Then at the start of the meeting I say, “I have a hard stop at ______!”
Are There Goals? Try this…
Before the meeting, write down the 2 – 5 things that have to be accomplished.
Can any one of them be accomplished without a meeting? Chances are the answer is YES.
So complete them before you meet. If you need approval, come with the completed goal to get the final stamp – might take 5 minutes if there are questions.
Even sales meetings should be short. If you have something valuable to say, come prepared to say it. Your close rates don’t go up with more time spent per meeting.
Track this, test it…see if I am right. In fact, your prospect will see you as more valuable, more important, in demand, if you let them know up front, you just have 30 minutes. (Check out Pitch Anything by Oren Klaff – a favorite of mine – he’s down to 20 minutes.)
Accomplish the goal, thank the group, and dismiss…even if you’re early. Send out an email recap on what was accomplished and what action items need to be completed.
Is There a Meeting Agenda?
Goals defined – All meetings should have an agenda. Will there be introductions, different people presenting something, a vote? Accepting a meeting without an agenda is just asking to waste the hour.
Starting a meeting with, “Let’s see, what do we need to accomplish in the next hour,” is a good reason to excuse yourself from the meeting.
All of this should take place before meeting, be sent out, and reviewed by anyone attending.
Were People Prepared to Meet?
Preparation. The key to great meetings is preparation. How often is the person leading the meeting starting out shuffling papers, talking to themselves, or talking about last night’s ball game?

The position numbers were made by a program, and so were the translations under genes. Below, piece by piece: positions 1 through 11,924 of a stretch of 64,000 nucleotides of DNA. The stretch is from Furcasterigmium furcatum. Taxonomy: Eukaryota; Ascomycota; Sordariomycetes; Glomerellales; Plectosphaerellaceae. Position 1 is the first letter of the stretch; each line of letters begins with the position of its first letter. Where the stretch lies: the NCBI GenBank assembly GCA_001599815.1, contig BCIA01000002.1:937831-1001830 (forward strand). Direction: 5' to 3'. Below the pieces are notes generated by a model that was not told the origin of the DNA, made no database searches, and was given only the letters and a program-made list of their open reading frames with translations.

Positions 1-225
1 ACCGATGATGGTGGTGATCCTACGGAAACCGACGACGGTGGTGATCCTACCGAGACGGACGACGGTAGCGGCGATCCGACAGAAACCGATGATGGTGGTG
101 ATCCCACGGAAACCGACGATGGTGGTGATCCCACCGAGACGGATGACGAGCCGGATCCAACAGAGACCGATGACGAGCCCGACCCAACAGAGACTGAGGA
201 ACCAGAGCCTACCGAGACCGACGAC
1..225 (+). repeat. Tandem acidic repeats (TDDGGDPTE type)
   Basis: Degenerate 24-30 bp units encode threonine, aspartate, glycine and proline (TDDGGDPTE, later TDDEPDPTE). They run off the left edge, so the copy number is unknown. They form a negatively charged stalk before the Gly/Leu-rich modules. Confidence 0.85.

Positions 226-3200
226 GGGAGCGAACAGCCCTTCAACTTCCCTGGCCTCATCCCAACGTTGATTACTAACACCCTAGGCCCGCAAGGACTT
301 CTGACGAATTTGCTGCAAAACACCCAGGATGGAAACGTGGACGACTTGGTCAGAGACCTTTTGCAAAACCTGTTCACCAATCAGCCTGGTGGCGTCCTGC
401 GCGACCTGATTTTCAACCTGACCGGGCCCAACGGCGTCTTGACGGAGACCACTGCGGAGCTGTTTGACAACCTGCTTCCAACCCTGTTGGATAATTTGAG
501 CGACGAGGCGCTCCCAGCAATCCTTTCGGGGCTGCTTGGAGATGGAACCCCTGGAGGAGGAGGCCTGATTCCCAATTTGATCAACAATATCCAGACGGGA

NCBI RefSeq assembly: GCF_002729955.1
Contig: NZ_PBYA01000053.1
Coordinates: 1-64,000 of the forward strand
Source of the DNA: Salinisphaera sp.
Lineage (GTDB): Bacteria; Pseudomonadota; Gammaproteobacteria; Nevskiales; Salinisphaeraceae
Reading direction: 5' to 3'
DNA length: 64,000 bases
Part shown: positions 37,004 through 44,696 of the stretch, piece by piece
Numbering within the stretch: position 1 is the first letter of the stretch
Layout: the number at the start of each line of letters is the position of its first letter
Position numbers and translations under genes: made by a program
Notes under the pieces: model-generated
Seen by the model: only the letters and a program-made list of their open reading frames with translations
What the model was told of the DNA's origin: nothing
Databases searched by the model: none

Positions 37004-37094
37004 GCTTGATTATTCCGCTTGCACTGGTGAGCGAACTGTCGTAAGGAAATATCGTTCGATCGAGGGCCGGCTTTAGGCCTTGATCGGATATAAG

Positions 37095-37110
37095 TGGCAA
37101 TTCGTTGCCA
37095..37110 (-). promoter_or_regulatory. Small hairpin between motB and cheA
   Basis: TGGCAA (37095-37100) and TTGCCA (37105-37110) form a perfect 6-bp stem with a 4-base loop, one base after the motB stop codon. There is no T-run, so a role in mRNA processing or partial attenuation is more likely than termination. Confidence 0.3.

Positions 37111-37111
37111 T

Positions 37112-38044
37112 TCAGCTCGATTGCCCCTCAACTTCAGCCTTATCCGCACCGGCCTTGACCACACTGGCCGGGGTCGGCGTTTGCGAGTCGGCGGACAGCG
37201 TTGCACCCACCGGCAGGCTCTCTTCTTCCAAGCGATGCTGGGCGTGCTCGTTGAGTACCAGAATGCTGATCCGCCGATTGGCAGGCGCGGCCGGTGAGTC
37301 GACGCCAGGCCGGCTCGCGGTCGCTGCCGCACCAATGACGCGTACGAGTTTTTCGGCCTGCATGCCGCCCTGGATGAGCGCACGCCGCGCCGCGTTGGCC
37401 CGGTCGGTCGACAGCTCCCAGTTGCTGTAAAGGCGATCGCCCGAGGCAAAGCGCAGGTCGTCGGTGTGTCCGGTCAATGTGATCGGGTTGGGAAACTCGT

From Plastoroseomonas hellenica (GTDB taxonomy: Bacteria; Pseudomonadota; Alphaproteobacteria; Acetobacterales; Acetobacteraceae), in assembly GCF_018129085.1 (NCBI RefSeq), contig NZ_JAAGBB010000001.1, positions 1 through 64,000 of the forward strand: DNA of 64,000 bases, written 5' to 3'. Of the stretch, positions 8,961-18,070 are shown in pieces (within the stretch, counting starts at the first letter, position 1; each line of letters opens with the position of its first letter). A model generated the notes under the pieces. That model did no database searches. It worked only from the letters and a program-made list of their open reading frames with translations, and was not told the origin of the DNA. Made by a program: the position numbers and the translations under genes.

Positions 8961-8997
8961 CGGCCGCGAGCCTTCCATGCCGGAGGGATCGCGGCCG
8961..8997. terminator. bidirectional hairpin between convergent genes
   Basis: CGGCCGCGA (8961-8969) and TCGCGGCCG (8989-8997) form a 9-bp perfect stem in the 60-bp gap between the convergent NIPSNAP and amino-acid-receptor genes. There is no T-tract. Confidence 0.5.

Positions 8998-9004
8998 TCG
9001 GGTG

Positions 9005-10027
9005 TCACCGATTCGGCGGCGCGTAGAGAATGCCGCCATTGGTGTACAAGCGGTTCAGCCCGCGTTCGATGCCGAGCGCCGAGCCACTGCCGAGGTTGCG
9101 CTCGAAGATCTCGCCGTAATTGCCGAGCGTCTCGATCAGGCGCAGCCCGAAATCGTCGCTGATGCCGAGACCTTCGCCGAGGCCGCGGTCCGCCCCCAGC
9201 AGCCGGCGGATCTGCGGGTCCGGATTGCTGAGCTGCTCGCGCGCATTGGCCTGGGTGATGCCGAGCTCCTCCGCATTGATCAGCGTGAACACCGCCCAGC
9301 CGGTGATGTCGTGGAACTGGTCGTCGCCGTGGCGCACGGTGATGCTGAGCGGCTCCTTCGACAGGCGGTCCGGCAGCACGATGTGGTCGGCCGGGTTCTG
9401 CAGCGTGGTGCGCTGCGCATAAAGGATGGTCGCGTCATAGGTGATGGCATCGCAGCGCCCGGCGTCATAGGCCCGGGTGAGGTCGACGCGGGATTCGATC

This too is a waste of time.
Social interaction is important – schedule time to socialize, or shorten meetings and finish work early so you can go out and socialize. Schedule a longer lunch for social occasions. But don’t make meetings your social hour.
With your agenda, make sure it’s clear in the meeting invite, what people need to do to prepare.
- Things to think about before you come.
- Things to write up or send me before the meeting.
- Specific numbers or summaries – send them ahead for review.
Who Has to be There?
How often have you sat in a meeting to hear someone reviewing stuff no one cares about? This is big at large company meetings.
My observation – few are interested or need to know all the details of what someone else is working on. If there are people who will have to complete certain action items coming out of the meeting, it doesn’t mean they need to be in the meeting.
Consider who really needs to hear what. Who will actually contribute? The more people you have in a meeting, the longer it takes.
This is Not Personal
Finally, don’t think I’m not social. I love social outings, parties, group activities, team building, even facilitated meetings. In fact, I professionally facilitate meetings! This is not personal…
It’s time management – to allow for more time on things that are important. More family time, more vacation time, more social time, even more selling time!
When I started at Bank of America, one of the first people I was introduced to told me, at Bank of America we meet all day and do our work at night. What? And she was right…looking back, few of the meetings I sat in actually made any difference, and most didn’t need me to be there. But I sure did attend a lot of them.
What meetings can your shorten right now or totally cancel to free up your day? Let’s kick off the New Year with a new meeting mindset, and save a ton of time.
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© 2019, David Stelzl